Army researchers are developing sophisticated battlespace mapping technologies that allow soldiers to predict wave patterns for beach assaults and create instant 3-D models of urban areas — with resolution high enough to identify sniper hideouts.
Researchers with the Army’s Engineer Research and Development Center are at distinct phases on multiple projects to meet battlespace mapping needs at the individual soldier and small unit leader level.
A few of those efforts were presented at the Association of the U.S. Army’s Annual Meeting and Exposition this week.
One such program is evaluating drone surveillance, combined with sophisticated cameras and a hefty dose of mathematics and modeling, to see through waves and create underwater maps so that leaders can forecast beach assault conditions and even the integrity of sand bars and dunes for such assaults, researchers said.
Katherine Brodie, a research oceanographer with ERDC, told attendees that they are developing three types of drone capabilities to confront the complex problems of beach and surf reconnaissance.
One is a hovering drone that has a range of one kilometer and stays aloft for 30 minutes. It would likely launch from the ship and view into contested beach zones.
Another is a more mobile drone with a 10-kilometer range that sweeps the beach area to map the breadth of the landing space.
The third would be a tethered drone for commanders to view one kilometer out so that they can collect longer-term, detailed mapping information for better equipment staging and to adjust landing sites as tides shift and beach erosion changes the underwater topography.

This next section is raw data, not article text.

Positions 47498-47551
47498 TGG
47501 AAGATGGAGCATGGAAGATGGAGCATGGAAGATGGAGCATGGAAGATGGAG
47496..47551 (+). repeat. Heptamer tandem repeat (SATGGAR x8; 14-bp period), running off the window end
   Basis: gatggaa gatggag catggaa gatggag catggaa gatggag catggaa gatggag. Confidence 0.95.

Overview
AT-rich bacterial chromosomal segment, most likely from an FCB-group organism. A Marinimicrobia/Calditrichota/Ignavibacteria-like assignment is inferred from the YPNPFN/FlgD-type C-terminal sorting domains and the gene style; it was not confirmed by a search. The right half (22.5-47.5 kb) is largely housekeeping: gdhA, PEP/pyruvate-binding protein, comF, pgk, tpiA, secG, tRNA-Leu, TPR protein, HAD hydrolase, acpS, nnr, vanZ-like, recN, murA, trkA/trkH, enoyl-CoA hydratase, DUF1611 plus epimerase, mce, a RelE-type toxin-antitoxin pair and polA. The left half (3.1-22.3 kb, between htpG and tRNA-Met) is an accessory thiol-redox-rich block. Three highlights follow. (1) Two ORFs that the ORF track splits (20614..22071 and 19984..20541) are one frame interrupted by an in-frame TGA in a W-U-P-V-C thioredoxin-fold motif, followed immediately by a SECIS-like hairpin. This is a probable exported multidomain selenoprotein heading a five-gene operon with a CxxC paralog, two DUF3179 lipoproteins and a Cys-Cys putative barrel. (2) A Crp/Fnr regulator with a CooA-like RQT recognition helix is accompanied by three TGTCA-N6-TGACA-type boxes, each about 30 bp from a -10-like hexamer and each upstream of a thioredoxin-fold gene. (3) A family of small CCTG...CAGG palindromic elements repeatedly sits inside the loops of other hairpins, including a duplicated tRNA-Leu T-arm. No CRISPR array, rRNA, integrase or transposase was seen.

The tethered model is “basically looking through the water and waves,” Brodie said.
While some of the basic information can be processed in a few hours, detailed maps with high-resolution mapping would take more time, unless commanders can “ship” the data to more powerful computers off-site to process the information, Brodie said.
A lower resolution but quick-hit item that could give on-the-assault commanders a snapshot of water depths is the LIS-Swift System. U.S. Army Corps of Engineers research oceanographer Jesse McNinch said the small, inexpensive unit can be launched from an Amphibious Assault Vehicle or two-person boat team to do a quick, 10-minute surveillance and bring back data in a few minutes.
The Swift System uses a low powered radar that can give commanders depth across surf zones for landing planning, McNinch said.
On the land side, ERDC researchers Ricky Massaro and John Anderson Sr. shared developments on scanning, full-motion video and 3-D model mapping that can be done on the battlefield with equipment ranging from 1.5 pound disposable drones to tethered systems that can find clusters in cities and create detailed models.
Soldiers with 2nd Brigade Combat Team, 101st Airborne Division used the smaller drone to map urban training facilities, flying six sorties to collected hundreds of images. Those were processed on-site and created a quick real-time “snapshot” of the urban terrain that included building elevations.
The device was also used during the battle for Mosul, Iraq, flying 56 sorties over four areas and capturing 300 images to help with base defense and planning during the battle, Anderson said.
Massaro showed a tethered system that uses video recordings, combined with open source software, to create a “3-D cloud” model that allows soldiers to view the picture from any angle and identify threat points such as potential sniper hides not available with strictly overhead view provided by most drones.